Colon Cancer Screening

What’s the single best way to prevent colon cancer? Get a screening test. Screening helps prevent colon cancer by finding polyps and then removing them. Polyps are small, noncancerous tumors in the colon or rectum that sometimes turn into cancer. Screening also has the added bonus of finding cancer early if it does develop. Colon cancers found in early stages are much more curable than those found in later stages.

Most people should start getting screened for colon cancer at age 50. Those with a family history of the disease or otherwise at high risk may need to begin earlier. As for the specific test, there are a number recommended for colon cancer. They vary by how involved they are and how often you’re supposed to have them.

Talking with your doctor is the best way to figure out when you should begin screening and which test is best for you.

The recommended colon cancer screening options are:

Home Fecal Occult Blood Test (FOBT) or Fecal Immunochemical Test (FIT)
  • Done every year
  • You can do this test at home using a special kit from a doctor or nurse, which you then return to the office or mail to a lab. It tests samples of your bowel movement (stool) for blood that is not visible to the naked eye. Blood can be a sign of polyps or cancer.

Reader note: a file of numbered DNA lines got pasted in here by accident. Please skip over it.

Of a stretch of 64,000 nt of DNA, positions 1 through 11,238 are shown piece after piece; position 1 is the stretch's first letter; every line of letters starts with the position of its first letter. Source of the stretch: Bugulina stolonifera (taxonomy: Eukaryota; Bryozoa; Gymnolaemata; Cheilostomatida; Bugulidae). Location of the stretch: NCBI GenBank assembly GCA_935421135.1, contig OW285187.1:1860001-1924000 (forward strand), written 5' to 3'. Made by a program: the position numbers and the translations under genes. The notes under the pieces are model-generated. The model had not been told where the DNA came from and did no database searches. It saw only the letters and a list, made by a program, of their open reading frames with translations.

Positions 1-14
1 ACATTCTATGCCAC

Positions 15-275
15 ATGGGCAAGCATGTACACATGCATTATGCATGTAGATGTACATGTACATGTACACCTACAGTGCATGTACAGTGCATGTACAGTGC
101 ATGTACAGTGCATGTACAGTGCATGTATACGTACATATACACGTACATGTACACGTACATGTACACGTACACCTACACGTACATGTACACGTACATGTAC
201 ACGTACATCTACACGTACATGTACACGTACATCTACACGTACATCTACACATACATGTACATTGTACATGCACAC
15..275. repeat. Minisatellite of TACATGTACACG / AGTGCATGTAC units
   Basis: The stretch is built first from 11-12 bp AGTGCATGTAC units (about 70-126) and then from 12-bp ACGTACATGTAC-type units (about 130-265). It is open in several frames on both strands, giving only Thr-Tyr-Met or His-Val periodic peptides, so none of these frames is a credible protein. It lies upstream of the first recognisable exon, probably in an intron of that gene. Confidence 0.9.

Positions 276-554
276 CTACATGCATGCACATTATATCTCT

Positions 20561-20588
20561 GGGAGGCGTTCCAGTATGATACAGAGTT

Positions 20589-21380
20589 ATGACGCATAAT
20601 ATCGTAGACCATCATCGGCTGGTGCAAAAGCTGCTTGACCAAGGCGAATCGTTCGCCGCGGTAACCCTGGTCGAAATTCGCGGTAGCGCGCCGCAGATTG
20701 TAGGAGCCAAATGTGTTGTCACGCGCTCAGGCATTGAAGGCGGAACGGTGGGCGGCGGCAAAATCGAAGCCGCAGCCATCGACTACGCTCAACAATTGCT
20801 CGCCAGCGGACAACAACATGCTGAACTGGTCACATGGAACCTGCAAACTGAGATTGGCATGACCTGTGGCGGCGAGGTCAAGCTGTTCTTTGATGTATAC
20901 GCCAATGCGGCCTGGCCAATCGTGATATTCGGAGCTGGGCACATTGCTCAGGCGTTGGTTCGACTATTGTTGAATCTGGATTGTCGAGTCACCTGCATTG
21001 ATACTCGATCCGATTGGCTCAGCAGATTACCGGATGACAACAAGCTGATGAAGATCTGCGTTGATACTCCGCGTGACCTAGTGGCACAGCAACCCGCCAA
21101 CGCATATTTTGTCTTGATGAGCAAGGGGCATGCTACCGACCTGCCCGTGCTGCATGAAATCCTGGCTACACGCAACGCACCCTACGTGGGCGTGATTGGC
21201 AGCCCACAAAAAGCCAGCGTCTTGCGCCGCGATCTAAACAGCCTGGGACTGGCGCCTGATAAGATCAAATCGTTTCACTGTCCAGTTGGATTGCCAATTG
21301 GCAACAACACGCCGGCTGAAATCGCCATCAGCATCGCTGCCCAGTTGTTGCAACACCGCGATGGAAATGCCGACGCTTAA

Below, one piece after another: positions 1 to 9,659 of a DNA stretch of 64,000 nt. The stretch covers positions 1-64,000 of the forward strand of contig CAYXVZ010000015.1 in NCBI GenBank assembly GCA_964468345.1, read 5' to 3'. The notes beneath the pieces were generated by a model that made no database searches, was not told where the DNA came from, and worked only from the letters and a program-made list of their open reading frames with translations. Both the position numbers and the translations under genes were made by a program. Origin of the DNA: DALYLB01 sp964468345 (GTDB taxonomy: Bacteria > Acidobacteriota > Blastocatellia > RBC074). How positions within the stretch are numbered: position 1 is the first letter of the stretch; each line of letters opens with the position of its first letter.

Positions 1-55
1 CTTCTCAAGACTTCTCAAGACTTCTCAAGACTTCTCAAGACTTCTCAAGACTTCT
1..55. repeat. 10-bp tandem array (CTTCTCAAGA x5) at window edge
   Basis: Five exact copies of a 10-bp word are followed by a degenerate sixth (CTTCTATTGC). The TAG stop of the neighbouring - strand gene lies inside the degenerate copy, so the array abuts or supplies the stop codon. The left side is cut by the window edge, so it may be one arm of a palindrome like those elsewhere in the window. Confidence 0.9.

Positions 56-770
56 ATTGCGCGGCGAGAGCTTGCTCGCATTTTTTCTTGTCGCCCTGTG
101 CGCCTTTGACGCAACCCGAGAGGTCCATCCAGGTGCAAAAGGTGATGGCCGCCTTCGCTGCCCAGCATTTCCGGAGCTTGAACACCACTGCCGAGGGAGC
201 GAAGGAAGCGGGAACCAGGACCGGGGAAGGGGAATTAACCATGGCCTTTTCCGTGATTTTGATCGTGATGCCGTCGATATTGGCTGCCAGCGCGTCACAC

Sigmoidoscopy
  • Done every five years
  • A doctor inserts a long, lighted tube into the rectum and part of the colon to check for polyps and cancer.
Virtual Colonoscopy
  • Done every five years
  • Air is used to gently widen the colon, then a computed tomography (CT) scan takes images that can help find polyps or cancer.
Colonoscopy
  • Done every 10 years
  • This test is very similar to sigmoidoscopy but is able to check the entire colon for polyps and cancer, rather than just one section.

To learn more about colon cancer screening, visit the Center for Disease Control’s Screen for Life program or the American Cancer Society website.

Click on the podcast links below to hear Siteman Cancer Center gastroenterologist Dayna Early, MD, discuss issues related to colon cancer screening:

Is Virtual Colonoscopy a Suitable Alternative?
Colonoscopy Saves Lives